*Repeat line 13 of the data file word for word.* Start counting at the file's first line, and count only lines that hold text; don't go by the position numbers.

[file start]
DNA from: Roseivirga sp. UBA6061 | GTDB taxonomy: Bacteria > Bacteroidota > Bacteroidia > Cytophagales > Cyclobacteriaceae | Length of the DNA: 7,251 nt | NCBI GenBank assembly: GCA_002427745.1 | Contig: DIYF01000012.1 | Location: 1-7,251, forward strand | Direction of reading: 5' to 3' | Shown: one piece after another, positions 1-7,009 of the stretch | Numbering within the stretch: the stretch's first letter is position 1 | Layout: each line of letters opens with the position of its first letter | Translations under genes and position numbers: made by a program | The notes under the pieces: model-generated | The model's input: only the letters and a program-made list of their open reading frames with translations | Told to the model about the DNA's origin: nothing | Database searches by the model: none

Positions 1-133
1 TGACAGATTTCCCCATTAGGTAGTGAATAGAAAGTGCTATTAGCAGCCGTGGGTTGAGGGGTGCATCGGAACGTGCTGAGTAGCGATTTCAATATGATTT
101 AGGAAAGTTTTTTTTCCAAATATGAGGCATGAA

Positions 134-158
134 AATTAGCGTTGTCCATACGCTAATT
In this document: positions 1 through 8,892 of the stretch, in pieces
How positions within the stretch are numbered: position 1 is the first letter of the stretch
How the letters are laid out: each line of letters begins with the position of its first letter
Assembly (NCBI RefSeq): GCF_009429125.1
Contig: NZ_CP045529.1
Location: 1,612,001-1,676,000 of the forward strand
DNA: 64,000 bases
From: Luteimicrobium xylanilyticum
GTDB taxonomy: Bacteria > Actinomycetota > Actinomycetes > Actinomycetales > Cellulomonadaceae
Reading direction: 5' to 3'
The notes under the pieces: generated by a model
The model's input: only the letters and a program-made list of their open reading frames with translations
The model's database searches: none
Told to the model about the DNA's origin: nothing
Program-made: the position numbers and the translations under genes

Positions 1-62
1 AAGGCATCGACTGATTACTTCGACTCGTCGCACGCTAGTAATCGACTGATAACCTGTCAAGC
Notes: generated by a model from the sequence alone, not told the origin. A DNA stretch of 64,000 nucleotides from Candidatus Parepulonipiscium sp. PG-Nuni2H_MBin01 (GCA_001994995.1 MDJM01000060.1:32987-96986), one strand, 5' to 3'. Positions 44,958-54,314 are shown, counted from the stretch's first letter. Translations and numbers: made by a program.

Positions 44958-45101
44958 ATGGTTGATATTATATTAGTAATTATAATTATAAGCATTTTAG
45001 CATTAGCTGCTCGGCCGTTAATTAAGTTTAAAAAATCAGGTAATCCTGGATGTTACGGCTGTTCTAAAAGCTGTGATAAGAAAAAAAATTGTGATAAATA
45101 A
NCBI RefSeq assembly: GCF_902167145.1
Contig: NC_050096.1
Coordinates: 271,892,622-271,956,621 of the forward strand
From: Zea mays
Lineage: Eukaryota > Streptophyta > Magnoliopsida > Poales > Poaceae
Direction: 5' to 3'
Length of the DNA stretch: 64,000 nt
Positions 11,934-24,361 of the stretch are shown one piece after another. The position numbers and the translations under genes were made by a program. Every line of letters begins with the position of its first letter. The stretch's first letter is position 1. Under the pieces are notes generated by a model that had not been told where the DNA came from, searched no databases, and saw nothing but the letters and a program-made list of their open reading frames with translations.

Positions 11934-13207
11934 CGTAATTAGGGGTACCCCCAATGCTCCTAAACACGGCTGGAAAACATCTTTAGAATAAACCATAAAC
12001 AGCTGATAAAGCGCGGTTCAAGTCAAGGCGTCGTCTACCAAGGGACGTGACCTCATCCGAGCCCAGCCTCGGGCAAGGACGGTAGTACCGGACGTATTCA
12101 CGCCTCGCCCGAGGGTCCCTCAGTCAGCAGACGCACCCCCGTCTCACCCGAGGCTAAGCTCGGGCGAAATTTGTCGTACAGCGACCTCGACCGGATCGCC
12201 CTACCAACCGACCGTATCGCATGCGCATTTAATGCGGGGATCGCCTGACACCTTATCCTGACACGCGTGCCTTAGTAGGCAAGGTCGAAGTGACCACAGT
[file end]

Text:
DNA: 64,000 bases